At the start of the year we saw huge deluges of rain create huge flooding events all over the country but particularly in South Wales, Shropshire, Herefordshire and Gloucestershire. Very high winds led to thousands of homes being cut off from the power grid and falling trees blocked roads, completely isolating some communities. The weather has since calmed, but for a few weeks it was storm after storm and there was no respite for any of the worst-affected areas of the country.
Flooding events seem to have become an increasingly regular occurrence in the UK. Whether they’re flash flood events or flooding from prolonged periods of rain, each year the frequency and, in some cases, the intensity of flooding seems to increase. Flooding in 2007 was some of the worst recorded in the last 60 years, the 2013-14 winter was the wettest on record and the amount of rainfall between November 2015 and January 2016 was the most on record for that period.
There is no doubt that the amount of rainfall we have has increased – we can see that in the number of rainfall records that have been broken in recent years. But is that the only reason why we seem to be seeing so many major flooding events here in the UK? Is it just more rainfall or are there more systematic problems in our built environment and our flood management techniques?
The Influence of the Climate Crisis
Climate projections suggest that as global average temperature rises, summers will become hotter and drier, whilst winters will become wetter. The amount of precipitation we receive will increase during winter months by around 10%, but we should also expect a greater number of heavy rainfall events. All sorts of weather records have been broken in recent years, particularly in relation to hot, summer weather. However, some rainfall records have been broken, and I would not be surprised if more continue to be broken in the near future.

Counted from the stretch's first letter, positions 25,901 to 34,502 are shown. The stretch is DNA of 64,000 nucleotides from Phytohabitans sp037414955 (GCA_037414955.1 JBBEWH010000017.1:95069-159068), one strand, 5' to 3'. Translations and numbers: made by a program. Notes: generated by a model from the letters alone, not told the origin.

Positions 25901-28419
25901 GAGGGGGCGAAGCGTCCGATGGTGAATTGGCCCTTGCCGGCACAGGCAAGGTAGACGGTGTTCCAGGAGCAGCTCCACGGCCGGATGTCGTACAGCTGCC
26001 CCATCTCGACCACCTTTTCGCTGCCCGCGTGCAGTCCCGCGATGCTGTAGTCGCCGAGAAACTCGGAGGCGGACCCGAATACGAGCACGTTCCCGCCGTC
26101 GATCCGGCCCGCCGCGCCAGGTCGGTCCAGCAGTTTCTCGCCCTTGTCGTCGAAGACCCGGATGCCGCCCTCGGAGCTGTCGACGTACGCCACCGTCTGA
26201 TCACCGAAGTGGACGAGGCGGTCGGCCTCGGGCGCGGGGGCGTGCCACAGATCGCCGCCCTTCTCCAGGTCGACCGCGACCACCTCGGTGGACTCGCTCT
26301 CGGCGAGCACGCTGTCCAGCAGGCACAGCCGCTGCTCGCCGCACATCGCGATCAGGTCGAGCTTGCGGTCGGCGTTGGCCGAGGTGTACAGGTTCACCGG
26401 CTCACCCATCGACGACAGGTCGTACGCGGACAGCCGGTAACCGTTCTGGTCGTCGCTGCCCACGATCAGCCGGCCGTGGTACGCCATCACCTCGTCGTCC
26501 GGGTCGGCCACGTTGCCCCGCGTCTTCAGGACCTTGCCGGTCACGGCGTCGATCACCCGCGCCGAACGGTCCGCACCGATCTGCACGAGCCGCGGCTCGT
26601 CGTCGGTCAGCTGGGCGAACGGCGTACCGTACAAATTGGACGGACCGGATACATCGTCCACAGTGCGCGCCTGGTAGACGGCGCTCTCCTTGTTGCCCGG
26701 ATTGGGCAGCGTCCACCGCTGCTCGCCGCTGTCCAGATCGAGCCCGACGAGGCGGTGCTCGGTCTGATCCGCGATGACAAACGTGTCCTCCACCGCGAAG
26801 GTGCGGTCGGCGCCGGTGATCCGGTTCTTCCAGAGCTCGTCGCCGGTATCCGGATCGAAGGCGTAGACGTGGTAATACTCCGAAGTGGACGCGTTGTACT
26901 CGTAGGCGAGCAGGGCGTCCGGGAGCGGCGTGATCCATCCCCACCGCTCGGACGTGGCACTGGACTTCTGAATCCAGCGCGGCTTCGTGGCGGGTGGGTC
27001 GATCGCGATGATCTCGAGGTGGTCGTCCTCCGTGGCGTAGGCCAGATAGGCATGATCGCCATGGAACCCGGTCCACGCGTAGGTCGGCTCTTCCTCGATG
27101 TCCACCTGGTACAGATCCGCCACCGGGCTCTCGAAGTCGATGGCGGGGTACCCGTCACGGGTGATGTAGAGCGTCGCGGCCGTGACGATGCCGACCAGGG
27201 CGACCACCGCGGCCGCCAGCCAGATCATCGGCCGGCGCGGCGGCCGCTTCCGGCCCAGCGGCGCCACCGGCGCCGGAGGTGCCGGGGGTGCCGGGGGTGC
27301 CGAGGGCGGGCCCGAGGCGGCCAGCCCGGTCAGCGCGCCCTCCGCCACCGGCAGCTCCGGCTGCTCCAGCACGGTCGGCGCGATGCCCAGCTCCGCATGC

There are two aspects of a warming planet that will increase the amount of rainfall we receive. The first is the increase in the rate of evaporation. Our oceans are warming at a quicker rate than the average global air temperature is and it’s leading to mass coral reef bleaching and an increase in oxygen-starved areas of the ocean. The warming of our oceans makes it much easier for evaporation to take place so, in the example of the UK, more water is evaporated as storm systems travel across the North Atlantic Ocean leading to much more intense storms hitting this country.
The second is the ability of the atmosphere to store more water. Alongside the increase in the evaporation rate, a warmer atmosphere means that more water can be held and stored before being dumped over land. This leads to more prolonged and intense downfalls that will increase the chances of flooding events.
All of this will only be compounded by the climate emergency. The less we do now to limit the impacts of a warming world, the greater the economic and social cost of flooding events like the ones we’ve seen in recent weeks.